Everybody loved the matchsticks. They offered something and asked for nothing. Most people I shared them with perceived them as a game, or a fragment of a game. And yet they had a gravitas as well. Several friends said the matchsticks were too precious to actually burn. One asked for several sets to bring home as gifts for siblings who lived overseas. Another gave his set to a long-distance girlfriend, which began a daily ritual between the two of them. My own new love made comparisons to the I Ching. An online commentator asked if they were “someone’s excellent counselling technique” and another asked to have them mass-produced. Two close friends gaped at the fact that they weren’t mass-produced; at the time and effort evident in the making of each set. A friend in Santa Fe likened them to a “pocket Zozobra” — referring to his city’s traditional burning of a fifty-foot “Old Man Sorrow” effigy each autumn.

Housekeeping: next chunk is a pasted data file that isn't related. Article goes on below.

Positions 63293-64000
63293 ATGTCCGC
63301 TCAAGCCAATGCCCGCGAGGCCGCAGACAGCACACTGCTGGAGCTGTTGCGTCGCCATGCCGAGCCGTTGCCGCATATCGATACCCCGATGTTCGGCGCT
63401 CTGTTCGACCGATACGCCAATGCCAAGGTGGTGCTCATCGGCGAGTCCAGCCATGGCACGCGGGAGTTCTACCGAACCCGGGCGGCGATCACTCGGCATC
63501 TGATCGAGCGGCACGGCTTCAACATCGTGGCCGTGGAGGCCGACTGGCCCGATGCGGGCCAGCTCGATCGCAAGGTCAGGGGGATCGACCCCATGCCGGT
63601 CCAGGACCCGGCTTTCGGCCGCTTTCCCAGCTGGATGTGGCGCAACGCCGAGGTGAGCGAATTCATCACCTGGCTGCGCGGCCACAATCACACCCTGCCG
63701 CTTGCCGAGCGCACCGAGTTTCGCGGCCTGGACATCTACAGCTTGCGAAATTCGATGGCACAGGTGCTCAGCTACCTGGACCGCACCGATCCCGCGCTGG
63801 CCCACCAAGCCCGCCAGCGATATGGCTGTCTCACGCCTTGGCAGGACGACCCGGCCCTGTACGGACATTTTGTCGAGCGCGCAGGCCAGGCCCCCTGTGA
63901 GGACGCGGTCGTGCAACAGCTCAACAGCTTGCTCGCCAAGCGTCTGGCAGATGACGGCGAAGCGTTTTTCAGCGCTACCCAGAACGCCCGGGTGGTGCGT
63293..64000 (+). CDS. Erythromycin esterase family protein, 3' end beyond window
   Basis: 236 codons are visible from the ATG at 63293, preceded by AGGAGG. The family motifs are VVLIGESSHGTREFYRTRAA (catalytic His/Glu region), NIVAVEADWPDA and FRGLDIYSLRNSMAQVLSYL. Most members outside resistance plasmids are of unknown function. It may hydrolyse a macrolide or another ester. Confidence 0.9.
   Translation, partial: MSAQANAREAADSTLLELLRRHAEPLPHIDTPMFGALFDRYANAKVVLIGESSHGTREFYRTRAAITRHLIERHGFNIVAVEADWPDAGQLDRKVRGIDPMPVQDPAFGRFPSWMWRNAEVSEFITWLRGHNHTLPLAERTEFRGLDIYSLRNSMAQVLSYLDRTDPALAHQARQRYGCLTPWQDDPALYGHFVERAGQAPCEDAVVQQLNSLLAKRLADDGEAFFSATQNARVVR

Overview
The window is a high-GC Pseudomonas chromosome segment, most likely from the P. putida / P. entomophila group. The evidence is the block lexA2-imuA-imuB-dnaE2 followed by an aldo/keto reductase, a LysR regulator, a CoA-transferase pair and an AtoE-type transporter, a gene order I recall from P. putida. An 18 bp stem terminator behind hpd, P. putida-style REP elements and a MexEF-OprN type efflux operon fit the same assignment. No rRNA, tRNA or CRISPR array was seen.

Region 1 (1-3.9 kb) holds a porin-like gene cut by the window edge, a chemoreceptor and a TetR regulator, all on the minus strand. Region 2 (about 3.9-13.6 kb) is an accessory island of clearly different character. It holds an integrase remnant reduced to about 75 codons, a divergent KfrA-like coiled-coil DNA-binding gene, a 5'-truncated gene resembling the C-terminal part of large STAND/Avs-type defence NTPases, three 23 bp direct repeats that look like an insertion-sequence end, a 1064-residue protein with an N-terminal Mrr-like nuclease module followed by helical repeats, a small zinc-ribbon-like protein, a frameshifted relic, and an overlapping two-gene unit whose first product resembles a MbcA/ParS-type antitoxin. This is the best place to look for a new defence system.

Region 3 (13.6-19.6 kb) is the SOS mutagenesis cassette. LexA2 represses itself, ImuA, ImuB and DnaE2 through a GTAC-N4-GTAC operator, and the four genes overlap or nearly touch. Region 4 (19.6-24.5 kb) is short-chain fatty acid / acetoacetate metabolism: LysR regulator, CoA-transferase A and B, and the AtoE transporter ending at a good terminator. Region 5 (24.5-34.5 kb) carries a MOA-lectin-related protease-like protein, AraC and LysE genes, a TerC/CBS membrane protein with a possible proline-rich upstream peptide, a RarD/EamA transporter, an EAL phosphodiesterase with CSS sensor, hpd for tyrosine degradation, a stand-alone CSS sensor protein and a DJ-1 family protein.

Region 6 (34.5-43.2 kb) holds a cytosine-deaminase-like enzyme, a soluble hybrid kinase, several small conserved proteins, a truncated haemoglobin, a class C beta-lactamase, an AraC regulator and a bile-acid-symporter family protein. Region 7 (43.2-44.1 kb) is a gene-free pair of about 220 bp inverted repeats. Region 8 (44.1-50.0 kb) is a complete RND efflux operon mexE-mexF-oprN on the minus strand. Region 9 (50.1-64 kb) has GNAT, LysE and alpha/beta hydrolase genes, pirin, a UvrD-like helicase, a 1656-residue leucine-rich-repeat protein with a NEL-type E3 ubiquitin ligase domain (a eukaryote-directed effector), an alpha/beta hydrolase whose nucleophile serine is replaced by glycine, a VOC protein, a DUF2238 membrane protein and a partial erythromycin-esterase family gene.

Although the matchsticks felt like a radical departure from the spatial work I had been creating and envisioning, I wanted to follow where they might lead. I began to consider other possibilities for The Parallaxis. Perhaps it was not a game of systems, but of objects. Or perhaps the systems needed objects. I didn’t know. But I decided to continue for a while with experiments that were more material than spatial, and I began by attempting to determine why the matchsticks were so evocative. What exactly did they have to say about that curious dualism between magic and real?
(Image used with permission.)